CANDY CROWLEY, CNN SR. POLITICAL CORRESPONDENT: Well, today it's all about experience. You heard a little about that, if you could understand the exchange with Jon Stewart.

Senator McCain has done a series of speeches running up to this announcement. They've been on domestic policy, they've been on energy policy, and they've been on the war, which obviously is his signature issue and has been made his signature issue. And what he has tried to do in those is take a serious tone and talk about his experience.

He will do the same again today in this speech. If I could just read you an excerpt from that speech that was given out by the campaign.

McCain will say, "We face formidable challenges, but I am not afraid of them. I'm prepared for them. I'm not the youngest candidate, but I am the most experienced. I know how the military works, what it can do, what it can do better, and what it should not do."

So, experience, experience, experience, John, on the level of all of these issues. But in particular, on the war, which, as you know, is a premier issue of this campaign so far.

ROBERTS: Right. I mean, experience is one thing, but what about the issue of age?

He's 70 years old now. He'll be 71, pushing 72 on Election Day. Is that going to be a problem for him? I mean, he'll be four years older -- three years older than Ronald Reagan was.

CROWLEY: Well, absolutely. And in fact, this particular quote I just read you reminded me a little bit about Ronald Reagan in that famous debate when he said, "I will not make age a problem in this campaign, my opponent's relative inexperience."

That's clearly where McCain is going with this. Yes, he would be the oldest person ever to take the Oval Office, but he is selling that as experience rather than age.

ROBERTS: The guy he's got to beat is Rudy Giuliani, and Giuliani came out yesterday with an interesting statement, saying that if the Democrats win, the country risks another 9/11. But if he is elected president, he's the sort of guy who would be able to prevent such an attack from happening.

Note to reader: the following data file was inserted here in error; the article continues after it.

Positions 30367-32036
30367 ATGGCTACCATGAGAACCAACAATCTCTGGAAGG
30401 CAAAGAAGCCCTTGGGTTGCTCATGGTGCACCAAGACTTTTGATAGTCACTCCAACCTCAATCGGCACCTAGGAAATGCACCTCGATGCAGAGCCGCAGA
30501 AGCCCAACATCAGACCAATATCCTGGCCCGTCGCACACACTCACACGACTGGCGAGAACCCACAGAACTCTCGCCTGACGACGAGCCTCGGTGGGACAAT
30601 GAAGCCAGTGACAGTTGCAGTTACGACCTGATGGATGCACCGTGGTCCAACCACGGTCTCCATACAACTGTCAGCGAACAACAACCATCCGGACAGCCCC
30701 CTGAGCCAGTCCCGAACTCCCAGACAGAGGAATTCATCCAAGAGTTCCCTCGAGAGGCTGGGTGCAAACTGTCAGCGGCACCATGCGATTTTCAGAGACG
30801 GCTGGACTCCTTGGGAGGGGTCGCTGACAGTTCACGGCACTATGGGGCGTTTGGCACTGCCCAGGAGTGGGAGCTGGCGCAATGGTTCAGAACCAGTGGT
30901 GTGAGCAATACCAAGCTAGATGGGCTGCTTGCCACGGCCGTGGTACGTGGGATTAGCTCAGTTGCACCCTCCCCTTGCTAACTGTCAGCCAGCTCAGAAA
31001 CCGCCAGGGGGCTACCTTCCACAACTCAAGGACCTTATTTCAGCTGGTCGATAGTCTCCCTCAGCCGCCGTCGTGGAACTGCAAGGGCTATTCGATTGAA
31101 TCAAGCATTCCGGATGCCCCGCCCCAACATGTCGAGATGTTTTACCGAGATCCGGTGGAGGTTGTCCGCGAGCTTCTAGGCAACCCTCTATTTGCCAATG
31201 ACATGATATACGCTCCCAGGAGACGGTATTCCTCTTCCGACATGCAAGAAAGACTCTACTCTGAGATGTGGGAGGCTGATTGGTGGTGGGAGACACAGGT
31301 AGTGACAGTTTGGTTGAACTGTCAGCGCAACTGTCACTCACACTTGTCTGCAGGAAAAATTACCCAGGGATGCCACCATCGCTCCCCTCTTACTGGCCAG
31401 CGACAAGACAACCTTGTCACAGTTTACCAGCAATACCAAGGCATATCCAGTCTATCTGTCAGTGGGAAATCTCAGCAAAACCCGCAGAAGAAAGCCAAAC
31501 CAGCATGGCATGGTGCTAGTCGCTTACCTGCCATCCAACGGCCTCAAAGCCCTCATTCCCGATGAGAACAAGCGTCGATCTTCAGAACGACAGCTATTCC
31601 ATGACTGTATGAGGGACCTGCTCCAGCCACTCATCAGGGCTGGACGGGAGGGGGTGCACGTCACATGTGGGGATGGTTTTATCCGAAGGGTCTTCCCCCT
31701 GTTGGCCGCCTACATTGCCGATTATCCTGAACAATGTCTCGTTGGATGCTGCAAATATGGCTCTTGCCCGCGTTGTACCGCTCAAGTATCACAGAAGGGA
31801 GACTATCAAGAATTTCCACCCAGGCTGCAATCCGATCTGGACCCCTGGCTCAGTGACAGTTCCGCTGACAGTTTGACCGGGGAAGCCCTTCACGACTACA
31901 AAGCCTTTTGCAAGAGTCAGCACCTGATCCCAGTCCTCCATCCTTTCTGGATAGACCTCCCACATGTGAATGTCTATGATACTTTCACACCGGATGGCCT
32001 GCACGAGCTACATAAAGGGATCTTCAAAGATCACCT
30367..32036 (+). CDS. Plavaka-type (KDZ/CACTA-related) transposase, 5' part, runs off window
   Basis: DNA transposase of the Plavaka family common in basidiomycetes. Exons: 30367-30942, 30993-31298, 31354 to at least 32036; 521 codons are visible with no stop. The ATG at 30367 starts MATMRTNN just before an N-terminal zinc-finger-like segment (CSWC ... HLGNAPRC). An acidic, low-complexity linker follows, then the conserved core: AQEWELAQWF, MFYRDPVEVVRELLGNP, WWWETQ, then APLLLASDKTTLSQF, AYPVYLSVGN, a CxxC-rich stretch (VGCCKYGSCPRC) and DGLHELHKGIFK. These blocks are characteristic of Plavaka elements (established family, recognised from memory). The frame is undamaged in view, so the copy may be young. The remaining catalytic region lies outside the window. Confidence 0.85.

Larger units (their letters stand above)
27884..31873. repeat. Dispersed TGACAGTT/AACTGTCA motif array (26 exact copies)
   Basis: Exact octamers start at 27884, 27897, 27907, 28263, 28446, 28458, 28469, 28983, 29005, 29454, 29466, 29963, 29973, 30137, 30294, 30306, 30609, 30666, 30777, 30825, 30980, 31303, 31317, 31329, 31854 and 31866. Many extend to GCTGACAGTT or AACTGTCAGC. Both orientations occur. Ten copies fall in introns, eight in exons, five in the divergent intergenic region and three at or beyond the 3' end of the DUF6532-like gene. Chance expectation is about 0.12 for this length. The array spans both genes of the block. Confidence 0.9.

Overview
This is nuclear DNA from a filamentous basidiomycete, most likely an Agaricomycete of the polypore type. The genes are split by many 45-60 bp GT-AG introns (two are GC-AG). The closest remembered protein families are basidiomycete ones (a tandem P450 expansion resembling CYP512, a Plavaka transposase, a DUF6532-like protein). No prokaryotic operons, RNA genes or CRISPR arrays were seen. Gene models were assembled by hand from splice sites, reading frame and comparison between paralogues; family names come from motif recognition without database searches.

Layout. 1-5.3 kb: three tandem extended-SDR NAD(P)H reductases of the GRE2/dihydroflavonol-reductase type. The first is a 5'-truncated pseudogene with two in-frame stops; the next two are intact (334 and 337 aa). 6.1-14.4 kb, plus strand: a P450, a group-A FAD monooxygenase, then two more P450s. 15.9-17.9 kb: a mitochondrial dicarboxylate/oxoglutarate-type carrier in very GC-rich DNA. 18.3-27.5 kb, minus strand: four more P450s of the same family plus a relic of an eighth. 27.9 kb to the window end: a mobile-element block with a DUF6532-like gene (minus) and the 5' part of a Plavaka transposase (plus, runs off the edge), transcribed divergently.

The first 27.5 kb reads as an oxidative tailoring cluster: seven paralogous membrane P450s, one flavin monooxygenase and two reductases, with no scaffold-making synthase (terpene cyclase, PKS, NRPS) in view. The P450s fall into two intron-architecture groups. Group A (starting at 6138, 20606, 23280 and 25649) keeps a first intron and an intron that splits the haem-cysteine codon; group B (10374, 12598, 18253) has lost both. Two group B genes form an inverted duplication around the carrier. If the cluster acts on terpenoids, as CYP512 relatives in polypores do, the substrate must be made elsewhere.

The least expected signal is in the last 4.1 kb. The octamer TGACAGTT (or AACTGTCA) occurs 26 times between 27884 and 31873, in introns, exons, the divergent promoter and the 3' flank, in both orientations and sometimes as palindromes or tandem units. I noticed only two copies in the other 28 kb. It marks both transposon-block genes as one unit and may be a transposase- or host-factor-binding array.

It sounds like he's fighting the 2004 election all over again.

CROWLEY: Tough stuff, but that is Rudy Giuliani playing to his strengths.

Look, let's face it, on the social issues that are very near and dear to the heart of the Republican Party, Giuliani is at odds with them on abortion, on gay rights, on gun rights. Nonetheless, he believes that his selling point is his term as 9/11 mayor, his reputation as a tough guy on terrorism, and that's what he's trying to do here, is change the focus to what he believes is his strength, and that's 9/11.

He says -- I mean, he accused the Democrats, saying, look, if they take office, they'll wave the white flag in Iraq, they'll cut back on the Patriot Act. We'll eventually win the war, but they, Democrats, would make it longer and perhaps with more casualties.

So, this is tough stuff, but certainly Giuliani playing to what he considers his strengths -- John.

ROBERTS: Candy, thanks very much. We can hear them warming up the P.A. system for the announcement later on today. It will be interesting to see what kind of mood he is in after that dustup with Jon Stewart yesterday.

CROWLEY: Absolutely.

ROBERTS: Candy, thanks -- Kiran.

CHETRY: All right. Thanks a lot, John.

Well, still to come this morning, potential problems for Karl Rove. The president's right-hand man now the targets of a new investigation. We're going to talk to the man heading up that inquiry. He joins us live in just a few moments.

Also stopping by, the toughest kid in Colorado, maybe even the country right now. The 4-year-old boy tackled on the sidelines by a college football player feeling a lot better this morning. Actually, he's going to be here. His mom and dad are here, as well.

You're watching AMERICAN MORNING. The most news in the morning is on CNN.

(COMMERCIAL BREAK)

CHETRY: Thirteen past the hour now. We want to check in with Chad Myers. He's going to give us a look at what we can expect today after such a terrible weather day yesterday, especially for Texas.